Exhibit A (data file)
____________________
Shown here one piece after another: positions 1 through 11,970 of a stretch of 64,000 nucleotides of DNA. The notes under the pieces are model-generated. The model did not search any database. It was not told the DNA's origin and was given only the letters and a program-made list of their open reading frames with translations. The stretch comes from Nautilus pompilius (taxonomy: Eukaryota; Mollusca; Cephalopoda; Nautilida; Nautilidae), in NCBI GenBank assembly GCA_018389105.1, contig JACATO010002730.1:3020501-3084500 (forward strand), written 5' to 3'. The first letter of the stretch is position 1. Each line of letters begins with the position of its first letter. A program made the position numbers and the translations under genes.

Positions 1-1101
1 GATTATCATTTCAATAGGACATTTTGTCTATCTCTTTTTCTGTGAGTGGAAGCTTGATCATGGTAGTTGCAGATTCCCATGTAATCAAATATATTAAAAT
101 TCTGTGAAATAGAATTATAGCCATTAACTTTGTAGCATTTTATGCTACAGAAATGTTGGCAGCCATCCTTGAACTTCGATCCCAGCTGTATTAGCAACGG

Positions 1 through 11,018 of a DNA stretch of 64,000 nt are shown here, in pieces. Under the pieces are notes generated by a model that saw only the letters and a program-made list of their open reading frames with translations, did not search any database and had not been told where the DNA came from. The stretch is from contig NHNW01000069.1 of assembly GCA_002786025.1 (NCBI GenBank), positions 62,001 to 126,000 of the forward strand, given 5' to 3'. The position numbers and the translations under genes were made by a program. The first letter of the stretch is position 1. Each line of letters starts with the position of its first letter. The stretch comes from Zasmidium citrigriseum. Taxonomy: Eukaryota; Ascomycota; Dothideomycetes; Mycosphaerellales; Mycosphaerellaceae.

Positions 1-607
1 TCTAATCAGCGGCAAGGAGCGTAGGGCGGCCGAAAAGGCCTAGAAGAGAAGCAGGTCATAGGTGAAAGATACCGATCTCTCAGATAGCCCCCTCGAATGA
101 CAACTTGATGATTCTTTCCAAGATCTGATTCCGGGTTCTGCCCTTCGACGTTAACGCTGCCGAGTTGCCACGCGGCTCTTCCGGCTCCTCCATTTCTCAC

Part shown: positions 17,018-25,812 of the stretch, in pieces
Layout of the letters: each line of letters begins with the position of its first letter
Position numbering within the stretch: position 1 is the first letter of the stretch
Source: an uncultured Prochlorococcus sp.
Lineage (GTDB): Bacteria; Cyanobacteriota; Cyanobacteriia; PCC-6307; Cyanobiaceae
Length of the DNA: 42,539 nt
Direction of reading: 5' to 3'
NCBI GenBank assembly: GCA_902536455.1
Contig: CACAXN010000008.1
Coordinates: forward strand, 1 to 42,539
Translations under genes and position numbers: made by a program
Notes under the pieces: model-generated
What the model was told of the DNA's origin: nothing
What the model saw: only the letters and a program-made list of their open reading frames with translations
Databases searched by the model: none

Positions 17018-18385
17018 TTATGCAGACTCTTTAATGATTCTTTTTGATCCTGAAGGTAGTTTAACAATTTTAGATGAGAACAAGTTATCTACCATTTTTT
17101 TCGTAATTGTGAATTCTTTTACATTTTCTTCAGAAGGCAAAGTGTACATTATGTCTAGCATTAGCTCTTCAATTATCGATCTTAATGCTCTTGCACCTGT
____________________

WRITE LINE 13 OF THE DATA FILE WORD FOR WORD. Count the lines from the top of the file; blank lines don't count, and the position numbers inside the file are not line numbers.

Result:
Lineage (GTDB): Bacteria; Cyanobacteriota; Cyanobacteriia; PCC-6307; Cyanobiaceae